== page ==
I consider myself an almost-pro at deployments. No one will ever be a pro, because that's just the way life is. Just when you think you have a handle on life during a deployment, Murphy's Law sneaks up and bites you in the butt. (Both cheeks, by the way.) Many times Adam will ask what we had for supper. I pause, then whisper, "McDonald's." I feel bad that 1) We ate crap food; and 2) I didn't cook. Yes, we have take-out a lot more often when Adam is gone. It's just easier, and here's why.
I'm not a "single" parent, but I am parenting alone. Adam does what he can, but it's hard when you're on the other side of the world. Throw in the fact that Addison is less than 3 weeks from becoming a teenager, and moody, sulky, you name it, he's it. At least 10 times a day I want to bang my head against the wall. There's nothing I can do about this other than count my blessings and move on.
I often feel overwhelmed (only maybe five times a day) when Adam is gone. There's always a million more things to do, and they constantly hover in the back of my head. While I'm trying to do my part, I'm also doing Adam's part - yard work, taking Addison fishing, etc. I refuse to feel sorry for myself, though, because I enjoy that time with Addison, and know Adam would give it all up in a minute to be able to spend that time with him. It's no secret Addison and I are extremely close to the point of being co-dependent. We've been together through every deployment, just him and I. We've been each other's support system.
I guess I've really gotten off the point I'm trying to make. When Adam is gone, life is different. We don't try to emulate what it's like when Adam is home. We do our own thing. We have to, because life is different. Cake for dinner? Sure. The rules are little more relaxed, and that's okay. If we have an hour between baseball games, well then yeah, we're going to McDonald's for supper. If we want to stay up late and sleep in late, we do.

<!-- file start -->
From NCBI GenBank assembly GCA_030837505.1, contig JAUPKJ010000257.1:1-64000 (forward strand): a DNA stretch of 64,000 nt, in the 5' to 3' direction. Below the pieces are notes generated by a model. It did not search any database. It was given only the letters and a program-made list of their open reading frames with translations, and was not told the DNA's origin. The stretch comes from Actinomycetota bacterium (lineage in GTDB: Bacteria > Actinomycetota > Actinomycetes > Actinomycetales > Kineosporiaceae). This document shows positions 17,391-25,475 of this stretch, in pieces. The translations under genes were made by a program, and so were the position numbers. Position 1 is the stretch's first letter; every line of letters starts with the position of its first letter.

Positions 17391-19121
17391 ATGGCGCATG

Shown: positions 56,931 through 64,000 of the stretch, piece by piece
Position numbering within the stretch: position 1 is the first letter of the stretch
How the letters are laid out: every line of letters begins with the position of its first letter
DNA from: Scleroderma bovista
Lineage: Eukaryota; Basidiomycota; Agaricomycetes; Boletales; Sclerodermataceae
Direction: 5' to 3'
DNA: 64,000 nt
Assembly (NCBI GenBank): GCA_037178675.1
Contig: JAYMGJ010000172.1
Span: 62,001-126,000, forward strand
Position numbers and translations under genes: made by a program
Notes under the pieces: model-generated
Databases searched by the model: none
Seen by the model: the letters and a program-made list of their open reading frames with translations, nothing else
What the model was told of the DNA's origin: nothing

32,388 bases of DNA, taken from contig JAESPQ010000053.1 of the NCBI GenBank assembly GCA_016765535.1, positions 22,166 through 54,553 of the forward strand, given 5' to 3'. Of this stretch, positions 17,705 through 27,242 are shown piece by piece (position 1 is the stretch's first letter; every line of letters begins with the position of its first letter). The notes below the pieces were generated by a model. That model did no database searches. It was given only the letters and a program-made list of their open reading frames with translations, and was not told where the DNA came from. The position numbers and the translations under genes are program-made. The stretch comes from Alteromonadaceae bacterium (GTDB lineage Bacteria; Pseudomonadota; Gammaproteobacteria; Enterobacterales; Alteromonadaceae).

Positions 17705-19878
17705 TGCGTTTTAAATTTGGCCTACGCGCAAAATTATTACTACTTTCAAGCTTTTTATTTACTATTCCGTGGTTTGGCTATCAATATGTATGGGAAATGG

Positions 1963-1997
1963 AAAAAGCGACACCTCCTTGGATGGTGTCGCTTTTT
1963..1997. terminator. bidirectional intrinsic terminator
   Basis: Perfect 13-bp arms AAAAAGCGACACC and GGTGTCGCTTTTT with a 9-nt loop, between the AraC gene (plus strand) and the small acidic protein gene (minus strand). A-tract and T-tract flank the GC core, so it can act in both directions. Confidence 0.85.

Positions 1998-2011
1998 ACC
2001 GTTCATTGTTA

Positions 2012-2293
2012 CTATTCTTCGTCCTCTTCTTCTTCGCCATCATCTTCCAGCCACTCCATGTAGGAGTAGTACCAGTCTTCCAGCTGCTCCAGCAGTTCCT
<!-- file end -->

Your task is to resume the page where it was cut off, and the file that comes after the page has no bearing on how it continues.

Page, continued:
I make no apologies to anyone on how I run things during deployments. Everyone has to adjust to being alone, being the only parent, the only relative in the same state. Some things will fall by the wayside, other things will figure prominently into our every day life. That's just how it goes. While I don't know what it is like to fight a war in a foreign country, Adam doesn't know what it's like to be the only parent for months on end. We don't try to compare what it's like for either of us. We say thank you to each other for what we both do, and show appreciation for that.
If you want cake for dinner tonight, eat the cake, even if your spouse isn't deployed, because really, life's too short to not enjoy cake.